Concept

Kinase

Summary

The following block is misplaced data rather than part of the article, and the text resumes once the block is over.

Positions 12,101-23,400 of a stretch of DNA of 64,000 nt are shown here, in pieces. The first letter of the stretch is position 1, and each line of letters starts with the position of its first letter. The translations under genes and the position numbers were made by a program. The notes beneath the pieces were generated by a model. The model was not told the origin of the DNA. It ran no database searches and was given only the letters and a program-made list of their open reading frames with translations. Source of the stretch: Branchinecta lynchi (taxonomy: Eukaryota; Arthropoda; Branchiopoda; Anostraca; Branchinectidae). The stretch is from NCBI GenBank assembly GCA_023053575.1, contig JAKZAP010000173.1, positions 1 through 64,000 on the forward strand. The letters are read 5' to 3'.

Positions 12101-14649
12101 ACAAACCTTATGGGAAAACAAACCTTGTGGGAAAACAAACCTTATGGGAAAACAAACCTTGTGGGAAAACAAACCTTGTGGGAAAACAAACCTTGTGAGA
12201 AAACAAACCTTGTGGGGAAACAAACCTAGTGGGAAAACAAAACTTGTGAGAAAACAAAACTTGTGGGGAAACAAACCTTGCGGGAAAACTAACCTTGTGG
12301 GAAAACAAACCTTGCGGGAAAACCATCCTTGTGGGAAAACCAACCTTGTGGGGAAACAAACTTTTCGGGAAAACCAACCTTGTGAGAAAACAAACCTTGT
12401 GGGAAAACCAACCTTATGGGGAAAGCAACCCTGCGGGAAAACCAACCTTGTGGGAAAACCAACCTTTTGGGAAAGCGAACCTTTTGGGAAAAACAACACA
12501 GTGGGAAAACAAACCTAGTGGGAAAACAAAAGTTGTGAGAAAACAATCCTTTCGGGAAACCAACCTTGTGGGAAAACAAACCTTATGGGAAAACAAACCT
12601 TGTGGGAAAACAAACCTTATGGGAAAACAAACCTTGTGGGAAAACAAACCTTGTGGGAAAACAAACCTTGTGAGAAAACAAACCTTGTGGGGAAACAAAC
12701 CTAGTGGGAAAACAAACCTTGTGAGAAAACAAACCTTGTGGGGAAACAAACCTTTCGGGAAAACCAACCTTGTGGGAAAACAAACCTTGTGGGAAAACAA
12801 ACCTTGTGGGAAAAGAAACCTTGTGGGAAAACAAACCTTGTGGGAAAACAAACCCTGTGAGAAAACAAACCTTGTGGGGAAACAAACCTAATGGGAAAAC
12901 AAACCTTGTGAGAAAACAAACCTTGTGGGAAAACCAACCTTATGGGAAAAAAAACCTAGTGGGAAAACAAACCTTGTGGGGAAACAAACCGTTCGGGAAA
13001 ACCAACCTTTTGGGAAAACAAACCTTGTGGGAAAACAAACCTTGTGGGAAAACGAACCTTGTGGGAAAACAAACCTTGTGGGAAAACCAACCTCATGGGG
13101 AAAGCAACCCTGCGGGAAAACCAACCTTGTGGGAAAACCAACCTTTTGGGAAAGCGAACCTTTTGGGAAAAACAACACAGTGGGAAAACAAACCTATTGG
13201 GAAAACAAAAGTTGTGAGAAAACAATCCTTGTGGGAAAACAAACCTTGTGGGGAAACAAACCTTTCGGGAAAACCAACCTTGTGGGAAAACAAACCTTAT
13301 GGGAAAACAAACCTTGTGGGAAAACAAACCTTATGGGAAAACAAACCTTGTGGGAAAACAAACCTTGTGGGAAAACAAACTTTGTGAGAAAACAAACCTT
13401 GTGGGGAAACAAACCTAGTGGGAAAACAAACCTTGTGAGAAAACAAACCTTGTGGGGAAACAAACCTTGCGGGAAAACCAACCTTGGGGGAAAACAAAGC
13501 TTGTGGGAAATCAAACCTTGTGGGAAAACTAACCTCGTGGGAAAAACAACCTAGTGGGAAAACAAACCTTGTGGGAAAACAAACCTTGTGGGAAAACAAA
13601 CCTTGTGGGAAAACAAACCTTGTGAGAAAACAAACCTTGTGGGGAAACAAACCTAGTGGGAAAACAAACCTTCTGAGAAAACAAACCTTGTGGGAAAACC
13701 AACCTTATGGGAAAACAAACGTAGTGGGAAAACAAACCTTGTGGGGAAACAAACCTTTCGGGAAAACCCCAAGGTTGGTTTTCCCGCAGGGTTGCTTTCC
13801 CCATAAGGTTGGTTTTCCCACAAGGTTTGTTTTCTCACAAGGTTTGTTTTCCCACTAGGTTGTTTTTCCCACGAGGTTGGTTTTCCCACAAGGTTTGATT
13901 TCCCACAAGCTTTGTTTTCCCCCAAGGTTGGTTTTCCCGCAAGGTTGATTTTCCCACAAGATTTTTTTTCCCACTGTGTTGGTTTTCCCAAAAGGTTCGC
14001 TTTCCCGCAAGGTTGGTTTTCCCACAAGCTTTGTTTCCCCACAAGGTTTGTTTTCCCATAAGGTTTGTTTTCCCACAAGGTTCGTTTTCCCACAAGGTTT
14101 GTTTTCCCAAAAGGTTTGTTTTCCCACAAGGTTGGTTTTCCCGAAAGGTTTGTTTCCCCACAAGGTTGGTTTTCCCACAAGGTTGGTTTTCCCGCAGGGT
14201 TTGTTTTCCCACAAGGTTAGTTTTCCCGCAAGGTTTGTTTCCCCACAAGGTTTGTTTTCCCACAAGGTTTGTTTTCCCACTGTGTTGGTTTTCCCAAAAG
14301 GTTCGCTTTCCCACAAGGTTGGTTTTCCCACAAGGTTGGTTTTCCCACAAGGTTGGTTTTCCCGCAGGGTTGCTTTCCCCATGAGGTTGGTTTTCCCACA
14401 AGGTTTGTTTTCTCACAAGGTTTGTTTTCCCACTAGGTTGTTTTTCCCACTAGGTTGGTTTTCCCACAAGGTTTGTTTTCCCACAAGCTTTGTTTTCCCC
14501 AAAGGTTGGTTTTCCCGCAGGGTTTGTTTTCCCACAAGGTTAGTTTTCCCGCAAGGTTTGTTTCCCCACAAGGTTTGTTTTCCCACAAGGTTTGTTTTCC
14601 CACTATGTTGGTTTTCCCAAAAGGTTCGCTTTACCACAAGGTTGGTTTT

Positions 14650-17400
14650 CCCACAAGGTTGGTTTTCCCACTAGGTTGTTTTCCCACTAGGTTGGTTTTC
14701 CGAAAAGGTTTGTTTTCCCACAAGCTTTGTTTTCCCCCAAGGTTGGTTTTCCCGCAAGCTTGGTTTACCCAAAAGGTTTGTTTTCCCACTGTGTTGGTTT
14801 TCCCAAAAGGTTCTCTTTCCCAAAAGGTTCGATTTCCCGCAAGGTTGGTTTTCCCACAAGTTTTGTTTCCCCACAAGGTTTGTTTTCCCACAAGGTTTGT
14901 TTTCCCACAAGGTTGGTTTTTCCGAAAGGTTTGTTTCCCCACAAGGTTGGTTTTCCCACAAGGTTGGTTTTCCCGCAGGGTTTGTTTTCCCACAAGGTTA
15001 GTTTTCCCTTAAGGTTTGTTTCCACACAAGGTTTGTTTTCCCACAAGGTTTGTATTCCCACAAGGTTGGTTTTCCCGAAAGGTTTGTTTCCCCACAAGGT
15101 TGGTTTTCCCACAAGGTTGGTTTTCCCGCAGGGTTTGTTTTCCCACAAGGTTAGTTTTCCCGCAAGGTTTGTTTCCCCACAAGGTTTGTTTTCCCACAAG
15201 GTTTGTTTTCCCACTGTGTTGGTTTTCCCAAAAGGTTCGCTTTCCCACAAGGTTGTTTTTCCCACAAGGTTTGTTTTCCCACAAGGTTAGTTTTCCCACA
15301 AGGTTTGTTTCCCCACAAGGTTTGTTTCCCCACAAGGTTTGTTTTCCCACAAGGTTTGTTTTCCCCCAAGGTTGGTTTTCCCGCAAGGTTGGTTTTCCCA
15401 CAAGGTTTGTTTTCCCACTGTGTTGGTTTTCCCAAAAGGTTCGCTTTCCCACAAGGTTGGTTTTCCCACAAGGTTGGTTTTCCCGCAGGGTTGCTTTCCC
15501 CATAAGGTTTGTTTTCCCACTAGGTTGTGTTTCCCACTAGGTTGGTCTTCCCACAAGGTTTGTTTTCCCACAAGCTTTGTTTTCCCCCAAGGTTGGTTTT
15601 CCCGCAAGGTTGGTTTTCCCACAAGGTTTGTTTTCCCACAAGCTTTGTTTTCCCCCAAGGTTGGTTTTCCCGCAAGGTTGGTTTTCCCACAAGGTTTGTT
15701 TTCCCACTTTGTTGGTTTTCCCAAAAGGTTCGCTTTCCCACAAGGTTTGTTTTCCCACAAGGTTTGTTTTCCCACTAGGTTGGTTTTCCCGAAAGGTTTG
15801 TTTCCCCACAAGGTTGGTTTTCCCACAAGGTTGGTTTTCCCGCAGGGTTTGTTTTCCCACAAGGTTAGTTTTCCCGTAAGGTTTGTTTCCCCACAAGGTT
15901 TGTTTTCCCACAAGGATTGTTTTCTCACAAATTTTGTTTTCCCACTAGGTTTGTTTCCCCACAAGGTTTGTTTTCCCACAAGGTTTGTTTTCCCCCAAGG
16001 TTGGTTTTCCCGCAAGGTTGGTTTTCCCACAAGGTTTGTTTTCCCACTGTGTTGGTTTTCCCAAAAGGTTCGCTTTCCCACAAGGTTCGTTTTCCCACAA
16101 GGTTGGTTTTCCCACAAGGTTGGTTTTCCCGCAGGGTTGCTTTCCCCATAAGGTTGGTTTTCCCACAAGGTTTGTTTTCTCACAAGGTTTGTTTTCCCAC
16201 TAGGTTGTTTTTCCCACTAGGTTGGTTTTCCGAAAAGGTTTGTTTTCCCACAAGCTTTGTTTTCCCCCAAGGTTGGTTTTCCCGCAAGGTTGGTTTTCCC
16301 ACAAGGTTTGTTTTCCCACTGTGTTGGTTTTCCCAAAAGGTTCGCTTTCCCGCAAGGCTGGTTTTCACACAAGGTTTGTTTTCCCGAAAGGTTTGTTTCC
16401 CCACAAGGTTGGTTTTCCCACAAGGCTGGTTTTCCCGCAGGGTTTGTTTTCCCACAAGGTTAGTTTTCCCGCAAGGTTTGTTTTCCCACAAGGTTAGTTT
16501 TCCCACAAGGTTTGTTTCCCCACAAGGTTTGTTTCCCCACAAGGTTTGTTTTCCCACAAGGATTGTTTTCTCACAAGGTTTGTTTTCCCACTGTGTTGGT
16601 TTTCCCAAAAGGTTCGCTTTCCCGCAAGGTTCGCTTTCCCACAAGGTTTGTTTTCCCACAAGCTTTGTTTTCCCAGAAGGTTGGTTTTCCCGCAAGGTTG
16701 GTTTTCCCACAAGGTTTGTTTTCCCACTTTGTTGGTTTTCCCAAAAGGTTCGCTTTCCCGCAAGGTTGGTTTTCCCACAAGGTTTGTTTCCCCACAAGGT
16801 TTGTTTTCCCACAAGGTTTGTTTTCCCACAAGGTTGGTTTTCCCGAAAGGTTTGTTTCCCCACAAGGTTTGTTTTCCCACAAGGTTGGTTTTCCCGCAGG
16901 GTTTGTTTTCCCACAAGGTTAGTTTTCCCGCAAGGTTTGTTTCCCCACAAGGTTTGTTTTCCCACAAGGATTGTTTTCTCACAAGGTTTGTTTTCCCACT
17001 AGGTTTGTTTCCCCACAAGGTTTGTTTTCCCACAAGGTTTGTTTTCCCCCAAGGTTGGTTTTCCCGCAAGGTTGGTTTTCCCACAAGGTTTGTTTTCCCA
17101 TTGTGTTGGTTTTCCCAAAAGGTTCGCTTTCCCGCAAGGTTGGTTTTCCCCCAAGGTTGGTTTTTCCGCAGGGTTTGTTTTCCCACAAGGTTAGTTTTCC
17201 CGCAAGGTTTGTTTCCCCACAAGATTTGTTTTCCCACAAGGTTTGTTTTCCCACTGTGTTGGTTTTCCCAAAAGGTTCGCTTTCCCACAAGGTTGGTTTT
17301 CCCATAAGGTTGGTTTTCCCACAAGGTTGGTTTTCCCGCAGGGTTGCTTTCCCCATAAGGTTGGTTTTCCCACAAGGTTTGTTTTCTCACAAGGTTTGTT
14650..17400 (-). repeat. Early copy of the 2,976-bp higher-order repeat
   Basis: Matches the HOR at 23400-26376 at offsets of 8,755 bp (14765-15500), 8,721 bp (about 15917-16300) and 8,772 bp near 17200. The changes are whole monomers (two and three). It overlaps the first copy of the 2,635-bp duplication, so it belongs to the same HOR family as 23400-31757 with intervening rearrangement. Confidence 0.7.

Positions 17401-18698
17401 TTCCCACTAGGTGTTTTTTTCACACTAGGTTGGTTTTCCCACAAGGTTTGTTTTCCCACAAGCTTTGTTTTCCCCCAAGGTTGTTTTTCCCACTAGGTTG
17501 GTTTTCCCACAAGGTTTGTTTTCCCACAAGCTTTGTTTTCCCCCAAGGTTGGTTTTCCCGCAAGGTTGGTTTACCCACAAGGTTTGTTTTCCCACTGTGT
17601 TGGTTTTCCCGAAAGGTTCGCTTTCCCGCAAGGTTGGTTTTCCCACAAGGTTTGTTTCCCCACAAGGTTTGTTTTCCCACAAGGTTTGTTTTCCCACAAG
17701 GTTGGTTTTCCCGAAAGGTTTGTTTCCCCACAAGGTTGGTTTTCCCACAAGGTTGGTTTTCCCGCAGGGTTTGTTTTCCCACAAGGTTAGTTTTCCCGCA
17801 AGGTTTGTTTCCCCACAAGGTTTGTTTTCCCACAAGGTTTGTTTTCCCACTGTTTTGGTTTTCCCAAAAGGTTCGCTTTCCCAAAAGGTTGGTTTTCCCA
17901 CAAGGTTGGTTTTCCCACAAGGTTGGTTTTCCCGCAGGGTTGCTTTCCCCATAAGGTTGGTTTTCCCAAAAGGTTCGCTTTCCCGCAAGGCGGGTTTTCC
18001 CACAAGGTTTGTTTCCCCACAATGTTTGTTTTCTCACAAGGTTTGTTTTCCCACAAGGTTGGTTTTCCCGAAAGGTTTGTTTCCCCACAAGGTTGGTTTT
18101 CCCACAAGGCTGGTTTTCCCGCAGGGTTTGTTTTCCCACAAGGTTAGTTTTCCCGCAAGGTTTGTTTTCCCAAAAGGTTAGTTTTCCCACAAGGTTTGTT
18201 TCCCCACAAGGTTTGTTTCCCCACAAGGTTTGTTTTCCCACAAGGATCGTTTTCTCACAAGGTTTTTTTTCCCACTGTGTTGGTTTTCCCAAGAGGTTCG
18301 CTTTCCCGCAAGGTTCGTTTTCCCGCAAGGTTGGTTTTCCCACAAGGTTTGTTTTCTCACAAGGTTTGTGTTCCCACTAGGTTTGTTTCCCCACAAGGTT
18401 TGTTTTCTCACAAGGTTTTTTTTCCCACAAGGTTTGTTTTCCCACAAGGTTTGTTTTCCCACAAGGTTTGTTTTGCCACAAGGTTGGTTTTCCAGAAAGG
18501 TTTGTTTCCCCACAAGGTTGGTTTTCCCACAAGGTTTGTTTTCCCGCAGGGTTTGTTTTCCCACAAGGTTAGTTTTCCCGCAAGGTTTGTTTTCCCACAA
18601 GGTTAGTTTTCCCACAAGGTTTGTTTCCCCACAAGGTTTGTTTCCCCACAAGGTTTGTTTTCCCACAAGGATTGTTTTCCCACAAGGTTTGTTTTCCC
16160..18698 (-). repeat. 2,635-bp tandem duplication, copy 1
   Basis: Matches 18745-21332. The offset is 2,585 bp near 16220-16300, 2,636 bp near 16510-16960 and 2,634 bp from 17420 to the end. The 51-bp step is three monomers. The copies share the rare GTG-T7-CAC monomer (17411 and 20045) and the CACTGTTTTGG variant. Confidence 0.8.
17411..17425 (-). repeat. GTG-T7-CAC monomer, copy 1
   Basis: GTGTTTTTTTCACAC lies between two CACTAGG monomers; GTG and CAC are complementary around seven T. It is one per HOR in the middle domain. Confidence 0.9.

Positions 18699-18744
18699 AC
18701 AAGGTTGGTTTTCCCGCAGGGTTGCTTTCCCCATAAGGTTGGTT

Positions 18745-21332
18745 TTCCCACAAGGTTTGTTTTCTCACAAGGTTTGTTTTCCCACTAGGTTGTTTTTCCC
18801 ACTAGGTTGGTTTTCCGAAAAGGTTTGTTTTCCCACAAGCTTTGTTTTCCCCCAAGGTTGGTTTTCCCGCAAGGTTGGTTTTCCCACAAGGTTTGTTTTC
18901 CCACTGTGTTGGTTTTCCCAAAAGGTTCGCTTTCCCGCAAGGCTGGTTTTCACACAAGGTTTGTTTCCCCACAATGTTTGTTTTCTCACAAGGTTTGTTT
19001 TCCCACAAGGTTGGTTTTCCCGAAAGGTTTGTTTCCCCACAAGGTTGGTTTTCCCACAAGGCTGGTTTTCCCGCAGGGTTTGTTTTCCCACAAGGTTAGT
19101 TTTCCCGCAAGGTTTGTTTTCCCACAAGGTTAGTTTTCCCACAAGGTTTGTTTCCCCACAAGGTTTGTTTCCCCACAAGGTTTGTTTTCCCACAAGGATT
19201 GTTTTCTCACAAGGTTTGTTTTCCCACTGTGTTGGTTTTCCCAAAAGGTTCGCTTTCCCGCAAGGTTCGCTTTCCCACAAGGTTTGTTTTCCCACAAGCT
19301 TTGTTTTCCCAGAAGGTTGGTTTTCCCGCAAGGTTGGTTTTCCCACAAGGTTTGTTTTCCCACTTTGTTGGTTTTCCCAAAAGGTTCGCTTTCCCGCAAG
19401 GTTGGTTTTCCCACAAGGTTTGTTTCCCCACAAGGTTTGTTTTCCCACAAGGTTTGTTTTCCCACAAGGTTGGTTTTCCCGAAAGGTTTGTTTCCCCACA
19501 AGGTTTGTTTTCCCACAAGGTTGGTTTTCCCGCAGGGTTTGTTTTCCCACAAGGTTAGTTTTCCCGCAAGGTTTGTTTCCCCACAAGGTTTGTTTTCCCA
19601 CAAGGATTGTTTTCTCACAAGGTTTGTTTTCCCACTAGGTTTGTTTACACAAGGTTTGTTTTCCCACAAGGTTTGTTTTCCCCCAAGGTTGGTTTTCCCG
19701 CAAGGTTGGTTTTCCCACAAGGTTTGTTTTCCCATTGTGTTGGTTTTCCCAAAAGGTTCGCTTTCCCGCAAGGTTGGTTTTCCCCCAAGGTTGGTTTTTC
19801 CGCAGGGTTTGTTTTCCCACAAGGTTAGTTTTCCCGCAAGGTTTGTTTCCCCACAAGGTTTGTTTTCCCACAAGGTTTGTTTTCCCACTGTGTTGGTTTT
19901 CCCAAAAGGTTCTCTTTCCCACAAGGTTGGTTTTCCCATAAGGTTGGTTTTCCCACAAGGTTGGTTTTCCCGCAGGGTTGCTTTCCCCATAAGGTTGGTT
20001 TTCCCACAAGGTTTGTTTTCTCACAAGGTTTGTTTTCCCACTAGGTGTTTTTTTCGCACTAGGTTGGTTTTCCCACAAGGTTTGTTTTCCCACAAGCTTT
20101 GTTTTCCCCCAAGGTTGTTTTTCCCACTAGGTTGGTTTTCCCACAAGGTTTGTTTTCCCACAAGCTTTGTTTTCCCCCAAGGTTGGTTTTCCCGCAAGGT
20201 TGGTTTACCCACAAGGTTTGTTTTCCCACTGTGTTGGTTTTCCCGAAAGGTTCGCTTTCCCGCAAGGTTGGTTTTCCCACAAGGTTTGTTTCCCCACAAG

In biochemistry, a kinase (ˈkaɪneɪs,ˈkɪneɪs,-eɪz) is an enzyme that catalyzes the transfer of phosphate groups from high-energy, phosphate-donating molecules to specific substrates. This process is known as phosphorylation, where the high-energy ATP molecule donates a phosphate group to the substrate molecule. This transesterification produces a phosphorylated substrate and ADP. Conversely, it is referred to as dephosphorylation when the phosphorylated substrate donates a phosphate group and ADP gains a phosphate group (producing a dephosphorylated substrate and the high energy molecule of ATP). These two processes, phosphorylation and dephosphorylation, occur four times during glycolysis. Kinases are part of the larger family of phosphotransferases. Kinases should not be confused with phosphorylases, which catalyze the addition of inorganic phosphate groups to an acceptor, nor with phosphatases, which remove phosphate groups (dephosphorylation). The phosphorylation state of a mol
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